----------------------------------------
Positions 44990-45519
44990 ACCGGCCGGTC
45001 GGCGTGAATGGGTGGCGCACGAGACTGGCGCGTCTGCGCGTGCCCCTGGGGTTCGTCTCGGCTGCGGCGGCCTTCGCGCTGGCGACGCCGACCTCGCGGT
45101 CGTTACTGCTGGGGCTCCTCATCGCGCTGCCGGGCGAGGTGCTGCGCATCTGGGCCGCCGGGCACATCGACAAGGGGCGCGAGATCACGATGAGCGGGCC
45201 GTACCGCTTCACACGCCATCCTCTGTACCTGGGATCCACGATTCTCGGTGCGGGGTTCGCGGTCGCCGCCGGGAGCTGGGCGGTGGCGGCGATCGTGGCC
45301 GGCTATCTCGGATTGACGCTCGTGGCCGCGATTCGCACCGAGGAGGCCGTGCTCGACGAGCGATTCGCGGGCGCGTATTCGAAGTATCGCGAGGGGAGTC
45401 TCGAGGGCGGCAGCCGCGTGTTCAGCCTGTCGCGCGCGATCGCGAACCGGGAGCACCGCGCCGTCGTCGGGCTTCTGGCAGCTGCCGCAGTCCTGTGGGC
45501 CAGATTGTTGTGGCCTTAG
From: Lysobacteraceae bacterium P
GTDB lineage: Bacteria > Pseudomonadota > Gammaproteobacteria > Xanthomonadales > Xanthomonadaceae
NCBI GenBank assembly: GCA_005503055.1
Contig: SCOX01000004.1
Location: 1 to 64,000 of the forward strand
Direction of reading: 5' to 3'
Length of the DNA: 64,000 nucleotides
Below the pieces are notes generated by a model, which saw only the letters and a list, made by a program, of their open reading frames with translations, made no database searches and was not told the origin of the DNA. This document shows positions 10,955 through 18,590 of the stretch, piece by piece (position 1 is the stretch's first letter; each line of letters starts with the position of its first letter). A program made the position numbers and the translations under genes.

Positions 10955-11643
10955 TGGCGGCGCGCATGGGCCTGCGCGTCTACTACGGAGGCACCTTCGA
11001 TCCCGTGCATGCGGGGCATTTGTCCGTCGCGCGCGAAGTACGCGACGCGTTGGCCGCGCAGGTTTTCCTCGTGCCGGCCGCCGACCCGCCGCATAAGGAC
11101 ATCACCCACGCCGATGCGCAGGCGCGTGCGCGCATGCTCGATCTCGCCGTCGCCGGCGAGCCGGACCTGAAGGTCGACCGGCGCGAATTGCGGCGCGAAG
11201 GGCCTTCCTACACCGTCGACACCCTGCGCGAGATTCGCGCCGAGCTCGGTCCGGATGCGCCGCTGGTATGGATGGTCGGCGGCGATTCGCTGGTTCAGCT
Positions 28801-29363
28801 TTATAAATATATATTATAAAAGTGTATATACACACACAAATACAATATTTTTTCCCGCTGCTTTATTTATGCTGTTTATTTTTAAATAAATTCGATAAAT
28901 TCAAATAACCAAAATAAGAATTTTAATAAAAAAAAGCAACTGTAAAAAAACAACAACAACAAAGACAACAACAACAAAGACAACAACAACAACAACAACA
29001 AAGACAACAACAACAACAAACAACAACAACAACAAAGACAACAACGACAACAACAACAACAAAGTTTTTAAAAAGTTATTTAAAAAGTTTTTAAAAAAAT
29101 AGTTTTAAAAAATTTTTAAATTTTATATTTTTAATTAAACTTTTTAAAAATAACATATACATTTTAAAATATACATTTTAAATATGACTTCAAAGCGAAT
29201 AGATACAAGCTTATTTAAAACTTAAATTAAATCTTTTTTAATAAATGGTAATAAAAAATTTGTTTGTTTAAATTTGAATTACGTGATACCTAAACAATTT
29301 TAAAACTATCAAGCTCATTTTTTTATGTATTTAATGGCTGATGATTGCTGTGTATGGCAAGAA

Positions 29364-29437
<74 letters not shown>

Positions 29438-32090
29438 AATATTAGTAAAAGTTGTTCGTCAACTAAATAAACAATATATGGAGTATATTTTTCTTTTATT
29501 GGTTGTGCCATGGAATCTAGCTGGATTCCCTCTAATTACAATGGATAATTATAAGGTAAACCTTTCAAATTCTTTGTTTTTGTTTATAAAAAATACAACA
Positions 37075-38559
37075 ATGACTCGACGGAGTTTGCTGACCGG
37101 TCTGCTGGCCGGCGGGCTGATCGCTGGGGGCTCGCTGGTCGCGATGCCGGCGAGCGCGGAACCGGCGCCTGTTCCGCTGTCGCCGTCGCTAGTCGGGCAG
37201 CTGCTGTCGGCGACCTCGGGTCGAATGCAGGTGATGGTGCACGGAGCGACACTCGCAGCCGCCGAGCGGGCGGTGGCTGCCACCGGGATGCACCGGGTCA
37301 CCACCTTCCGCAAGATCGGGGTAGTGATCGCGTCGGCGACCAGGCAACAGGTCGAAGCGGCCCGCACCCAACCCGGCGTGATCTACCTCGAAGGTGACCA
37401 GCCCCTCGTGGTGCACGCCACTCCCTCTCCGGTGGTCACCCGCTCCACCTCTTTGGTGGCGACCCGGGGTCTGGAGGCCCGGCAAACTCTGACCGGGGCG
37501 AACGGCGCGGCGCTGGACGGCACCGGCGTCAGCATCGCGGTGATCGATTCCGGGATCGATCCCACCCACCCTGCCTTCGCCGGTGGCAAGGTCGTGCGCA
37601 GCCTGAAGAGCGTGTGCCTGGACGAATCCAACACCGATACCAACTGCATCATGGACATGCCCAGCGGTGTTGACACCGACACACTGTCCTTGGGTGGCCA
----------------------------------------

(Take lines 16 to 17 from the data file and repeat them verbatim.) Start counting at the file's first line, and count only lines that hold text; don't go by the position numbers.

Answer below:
Below the pieces are notes generated by a model, which saw only the letters and a list, made by a program, of their open reading frames with translations, made no database searches and was not told the origin of the DNA. This document shows positions 10,955 through 18,590 of the stretch, piece by piece (position 1 is the stretch's first letter; each line of letters starts with the position of its first letter). A program made the position numbers and the translations under genes.

Positions 10955-11643